Article

Posted on Jan 07, 2019

Quick SI Assessment: 8 Tests

BY DOUGLAS R. BRIGGS, DC, DIPL. AC. (IAMA), DAAPM, EMT

The lower back is a generator for a number of types of pain. As you know, it involves several different articulations: the lumbar spine with vertebral bodies, discs and facets; the sacroiliac joints; and the lumbosacral junction. More often than not, patients automatically assume their back pain is due to a disc herniation and sciatica. While screening for a disc is important and reasonable, don't forget to evaluate the pelvic ring as a source of mechanical lower back pain.

According to Evans, "The pelvis is a unique structure specifically designed to transfer the body weight from the singular weight-bearing axis of the spine to the bipolar weight-bearing mechanism of the lower extremities. The primary function of the pelvic ring is this mechanical transfer of weight – the pelvic ring must be intact for normal lower back function and stability. It is of note that degenerative arthritic changes are often pronounced in the SI joints."1

1. Goldthwait's Sign

Probably the most common low back test is the straight leg raise,2 and this test can be amended to specifically test for the SI. Goldthwait's sign is an easy extension of the prone SLR. If pain is produced in the lower back complex with the SLR, slide your hand under the back and palpate the lumbosacral level. If, when performing the SLR, pain is produced before the L/S articulation separates, it is reasonable to suspect an SI lesion. If the pain is produced after the L/S spinous processes separate, then it is more likely a lumbar or lumbosacral issue.

2. Knee-to-Shoulder Test

Continuing this motion is the knee-to-shoulder test: flexing both the hip and the knee of the affected side to 90 degrees, and pushing the knee up to the abdomen and then across to the opposite side. If this again produces pain in the pelvis, you can suspect mechanical irritation of the SI on that side.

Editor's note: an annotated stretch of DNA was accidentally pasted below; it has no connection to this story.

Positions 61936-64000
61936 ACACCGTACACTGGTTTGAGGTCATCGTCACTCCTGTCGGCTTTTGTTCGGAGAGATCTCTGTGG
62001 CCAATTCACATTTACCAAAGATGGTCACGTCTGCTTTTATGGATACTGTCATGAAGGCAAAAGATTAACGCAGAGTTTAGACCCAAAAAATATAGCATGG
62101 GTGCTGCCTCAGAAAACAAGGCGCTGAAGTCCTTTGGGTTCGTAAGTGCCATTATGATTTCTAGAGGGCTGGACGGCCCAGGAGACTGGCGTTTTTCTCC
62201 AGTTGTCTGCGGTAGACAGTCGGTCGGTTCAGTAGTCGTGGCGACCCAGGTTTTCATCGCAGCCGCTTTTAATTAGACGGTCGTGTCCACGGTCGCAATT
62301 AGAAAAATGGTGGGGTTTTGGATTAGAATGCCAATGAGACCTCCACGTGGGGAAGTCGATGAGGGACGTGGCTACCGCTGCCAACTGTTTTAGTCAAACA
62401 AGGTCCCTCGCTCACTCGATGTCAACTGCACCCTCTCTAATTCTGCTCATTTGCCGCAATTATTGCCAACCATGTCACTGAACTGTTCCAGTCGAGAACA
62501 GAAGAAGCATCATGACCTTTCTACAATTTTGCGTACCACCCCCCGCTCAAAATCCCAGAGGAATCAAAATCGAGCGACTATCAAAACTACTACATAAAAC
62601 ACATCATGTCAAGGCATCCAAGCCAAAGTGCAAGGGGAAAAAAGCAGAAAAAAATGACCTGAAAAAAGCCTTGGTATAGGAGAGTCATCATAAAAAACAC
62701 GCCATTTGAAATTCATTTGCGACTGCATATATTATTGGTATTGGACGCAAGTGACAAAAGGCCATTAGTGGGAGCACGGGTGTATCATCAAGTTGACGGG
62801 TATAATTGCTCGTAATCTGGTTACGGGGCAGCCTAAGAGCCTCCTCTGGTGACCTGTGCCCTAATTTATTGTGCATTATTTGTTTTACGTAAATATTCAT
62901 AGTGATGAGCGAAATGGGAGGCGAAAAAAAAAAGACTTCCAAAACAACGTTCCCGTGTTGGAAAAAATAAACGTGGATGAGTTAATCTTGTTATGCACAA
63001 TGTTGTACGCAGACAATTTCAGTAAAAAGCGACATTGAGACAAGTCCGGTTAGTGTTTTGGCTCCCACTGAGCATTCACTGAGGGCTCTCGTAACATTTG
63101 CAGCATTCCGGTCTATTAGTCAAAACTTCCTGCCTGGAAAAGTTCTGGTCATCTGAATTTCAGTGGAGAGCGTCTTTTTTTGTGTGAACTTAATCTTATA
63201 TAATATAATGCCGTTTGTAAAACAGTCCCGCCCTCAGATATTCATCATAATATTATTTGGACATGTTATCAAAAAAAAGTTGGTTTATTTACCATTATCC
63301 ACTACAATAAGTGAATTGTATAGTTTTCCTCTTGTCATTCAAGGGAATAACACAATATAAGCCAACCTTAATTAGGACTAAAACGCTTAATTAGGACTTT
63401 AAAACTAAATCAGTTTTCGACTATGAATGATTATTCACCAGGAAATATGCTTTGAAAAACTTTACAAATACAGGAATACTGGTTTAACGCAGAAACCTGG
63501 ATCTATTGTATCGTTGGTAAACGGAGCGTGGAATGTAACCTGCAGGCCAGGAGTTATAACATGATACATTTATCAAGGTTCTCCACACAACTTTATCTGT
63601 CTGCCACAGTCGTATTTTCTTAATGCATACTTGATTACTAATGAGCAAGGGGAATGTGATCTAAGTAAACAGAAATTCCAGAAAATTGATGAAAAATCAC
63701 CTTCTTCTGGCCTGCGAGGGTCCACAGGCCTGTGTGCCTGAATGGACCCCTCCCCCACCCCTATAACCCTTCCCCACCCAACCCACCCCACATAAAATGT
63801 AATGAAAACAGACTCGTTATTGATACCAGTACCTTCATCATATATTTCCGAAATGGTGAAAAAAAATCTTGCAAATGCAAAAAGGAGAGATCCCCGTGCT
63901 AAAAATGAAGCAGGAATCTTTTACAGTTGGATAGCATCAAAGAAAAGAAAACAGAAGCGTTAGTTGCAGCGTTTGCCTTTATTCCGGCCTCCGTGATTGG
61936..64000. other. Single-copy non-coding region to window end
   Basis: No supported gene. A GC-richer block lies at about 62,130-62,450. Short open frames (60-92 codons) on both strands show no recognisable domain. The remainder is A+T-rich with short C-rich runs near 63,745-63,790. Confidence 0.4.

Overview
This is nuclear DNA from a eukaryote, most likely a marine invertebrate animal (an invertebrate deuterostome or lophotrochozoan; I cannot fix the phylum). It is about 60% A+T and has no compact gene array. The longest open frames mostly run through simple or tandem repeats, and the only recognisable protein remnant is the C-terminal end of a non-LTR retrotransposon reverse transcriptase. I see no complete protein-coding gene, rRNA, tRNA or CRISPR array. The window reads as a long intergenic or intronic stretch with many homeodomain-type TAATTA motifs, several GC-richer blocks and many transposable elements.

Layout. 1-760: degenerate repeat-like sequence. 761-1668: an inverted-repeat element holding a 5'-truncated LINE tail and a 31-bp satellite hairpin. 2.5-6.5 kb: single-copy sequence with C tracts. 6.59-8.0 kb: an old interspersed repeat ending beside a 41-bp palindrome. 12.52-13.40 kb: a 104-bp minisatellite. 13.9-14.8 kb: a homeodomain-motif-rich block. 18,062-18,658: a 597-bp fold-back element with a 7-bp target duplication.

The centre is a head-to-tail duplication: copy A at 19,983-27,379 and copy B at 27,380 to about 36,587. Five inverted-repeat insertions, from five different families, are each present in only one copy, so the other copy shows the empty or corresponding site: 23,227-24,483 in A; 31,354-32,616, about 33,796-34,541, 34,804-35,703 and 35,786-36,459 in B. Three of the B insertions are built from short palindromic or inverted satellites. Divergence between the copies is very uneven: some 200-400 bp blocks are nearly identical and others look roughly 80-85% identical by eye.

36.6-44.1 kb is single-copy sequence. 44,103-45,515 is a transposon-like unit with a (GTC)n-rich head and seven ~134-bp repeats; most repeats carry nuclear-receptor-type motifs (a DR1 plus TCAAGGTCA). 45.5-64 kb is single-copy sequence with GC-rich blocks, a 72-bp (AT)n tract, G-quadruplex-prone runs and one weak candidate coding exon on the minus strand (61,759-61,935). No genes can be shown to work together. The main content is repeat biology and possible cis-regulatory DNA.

3. Leguerre's Test

Taking that same bent leg and pulling it away from the body while stabilizing the opposite ASIS can also stress the SI joint – this is documented as Leguerre's test.

4. The Gapping Test

If you have decided the pain is coming from the SI, further testing is reasonable. It is not good to only have one test or screening maneuver to determine a specific diagnosis – more supporting findings always helps to validate your diagnoses and care. While the patient is still prone for exam, you can now perform the Gapping test – leaning over the patient and pushing with crossed palms to separate the ASIS. Pain will often localize to the affected SI.

5. Erichsen's Test

Erichsen's test is well-known. Most texts recommend sharp, forceful thrusts into the SI to produce pain and a positive finding, but it has been my experience that it doesn't take that much pressure to aggravate an inflamed SI. This test will stretch and aggravate inflammation in the SI or lumbosacral. I personally view this test as a screening, and will always pursue other tests to validate my suspicion.

6. Iliac Compression Test

Taking a pause while the patient turns over – lying on the unaffected side – and performing the iliac compression test can again help localize pain. With the patient side-lying, push straight down over the iliac crest; positive is pain in the SI.

7. Lewin-Gaenslen's Test

Bringing the affected leg back to neutral and then extending the hip can also aggravate an SI lesion. This is documented as Lewin-Gaenslen's test. This can further be exaggerated by having the patient flex and hold the unaffected knee to their chest while performing the maneuver.

8. Yeoman's Test

When the patient lies prone, you can also perform Yeoman's test. Stabilize the affected PSS with your hand, and gently bend and raise the knee on that side. Pain suggests anterior SI ligament irritation.

Test and Then Document

There are many other tests to further evaluate and define the irritation, but this should help to zero in on SI conditions. Always remember to document findings – positive or negative. Always note where the pain goes. Is it in the back, the buttock and/or the leg? Does it go down to the knee or foot? Does it cause tension or pulling up into the neck?3 Such notes are invaluable when documenting the patient's complaints, the extent / severity of the irritation – and on follow-up, will show the progressive response to your care.

References

  1. Evans RC. Illustrated Essentials in Orthopedic Physical Assessment. St. Louis, MO: Mosby, 1994.
  2. Briggs D. "The Straight Leg Raise Test." Dynamic Chiropractic, May 8, 2006.
  3. Hammer W. "Use of the Straight Leg Test for Upper Extremity Involvement." Dynamic Chiropractic, Nov. 17, 1997.

 

https://www.dynamicchiropractic.com/mpacms/dc/article.php?id=58326

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